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dc.contributor.advisorSchoppe-Sullivan, Sarah
dc.creatorLee, Meghan
dc.date.accessioned2011-05-02T20:11:52Z
dc.date.available2011-05-02T20:11:52Z
dc.date.issued2011-03
dc.identifier.urihttp://hdl.handle.net/1811/48596
dc.descriptionPoster Division: Arts, Humanities, and Social Sciences: 3rd Place (The Ohio State University Edward F. Hayes Graduate Research Forum)en_US
dc.description.abstractPerfectionism is conceptualized as the extent to which an individual holds excessively high standards for themselves, and is thought to be multi-dimensional, consisting of maladaptive and beneficial aspects. This paper aimed to examine the new construct of parenting perfectionism, defined as perfectionism specific to the parenting role, through two dimensions: self-oriented, or personal desire for perfection, and societal-oriented, or perceived societal expectations for perfection. Using longitudinal data from a sample of 182 dual-earner couples at the transition to parenthood, as part of the New Parents Project, I investigated the association between parenting perfectionism and parental adjustment. Results indicate that for mothers, societal-oriented parenting perfectionism was associated with reduced parenting self-efficacy; however, self-oriented parenting perfectionism was associated with increased satisfaction with the parenting role. For fathers, societal-oriented parenting perfectionism was associated with higher parenting stress, whereas higher levels of self-oriented parenting perfectionism were associated with increased parenting self-efficacy, less parenting stress, and more satisfaction with parenting. In sum, societal-oriented parenting perfectionism had adverse associations with early parental adjustment, whereas self-oriented parenting perfectionism had beneficial associations with parental adjustment, especially for fathers.en_US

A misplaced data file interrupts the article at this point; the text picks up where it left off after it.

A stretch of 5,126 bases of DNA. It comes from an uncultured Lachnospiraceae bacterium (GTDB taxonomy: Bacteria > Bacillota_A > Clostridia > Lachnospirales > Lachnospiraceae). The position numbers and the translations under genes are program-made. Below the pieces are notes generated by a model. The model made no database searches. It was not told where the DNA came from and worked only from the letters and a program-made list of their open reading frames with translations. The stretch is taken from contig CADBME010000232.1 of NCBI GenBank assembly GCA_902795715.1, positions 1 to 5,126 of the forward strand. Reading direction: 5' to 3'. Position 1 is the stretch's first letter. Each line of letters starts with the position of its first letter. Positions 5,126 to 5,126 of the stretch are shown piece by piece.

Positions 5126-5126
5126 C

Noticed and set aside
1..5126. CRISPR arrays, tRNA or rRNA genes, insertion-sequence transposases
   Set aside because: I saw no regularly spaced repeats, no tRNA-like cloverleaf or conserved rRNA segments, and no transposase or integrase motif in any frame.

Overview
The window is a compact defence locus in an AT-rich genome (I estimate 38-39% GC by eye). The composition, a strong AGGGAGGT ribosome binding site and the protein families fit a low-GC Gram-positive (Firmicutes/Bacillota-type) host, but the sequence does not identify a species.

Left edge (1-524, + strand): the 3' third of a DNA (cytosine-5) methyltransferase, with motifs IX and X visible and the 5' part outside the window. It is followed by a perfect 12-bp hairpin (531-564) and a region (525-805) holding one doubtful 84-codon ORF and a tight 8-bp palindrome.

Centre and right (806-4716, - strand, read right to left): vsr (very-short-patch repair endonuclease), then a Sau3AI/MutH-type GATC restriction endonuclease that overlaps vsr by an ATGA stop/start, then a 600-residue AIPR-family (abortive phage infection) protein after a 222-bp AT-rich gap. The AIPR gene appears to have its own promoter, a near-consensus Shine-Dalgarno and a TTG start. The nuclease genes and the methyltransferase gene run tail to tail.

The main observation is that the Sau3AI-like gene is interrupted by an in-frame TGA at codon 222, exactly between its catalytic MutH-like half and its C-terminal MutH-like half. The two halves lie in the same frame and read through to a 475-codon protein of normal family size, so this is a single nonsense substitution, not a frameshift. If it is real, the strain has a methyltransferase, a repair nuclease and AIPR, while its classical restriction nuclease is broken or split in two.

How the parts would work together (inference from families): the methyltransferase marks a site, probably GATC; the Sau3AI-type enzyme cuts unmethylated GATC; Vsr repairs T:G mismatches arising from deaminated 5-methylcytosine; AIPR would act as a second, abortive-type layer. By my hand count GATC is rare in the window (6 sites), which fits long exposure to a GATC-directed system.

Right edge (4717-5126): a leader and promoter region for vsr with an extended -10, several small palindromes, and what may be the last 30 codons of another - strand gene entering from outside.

dc.language.isoen_USen_US
dc.relation.ispartofseries2011 Edward F. Hayes Graduate Research Forum. 25then_US
dc.subjectparenting perfectionismen_US
dc.subjectparental adjustmenten_US
dc.subjectparenting self-efficacyen_US
dc.titleParenting Perfectionism as a Predictor of Parental Adjustmenten_US
dc.typeArticleen_US
dc.description.embargoA three-year embargo was granted for this item.en_US


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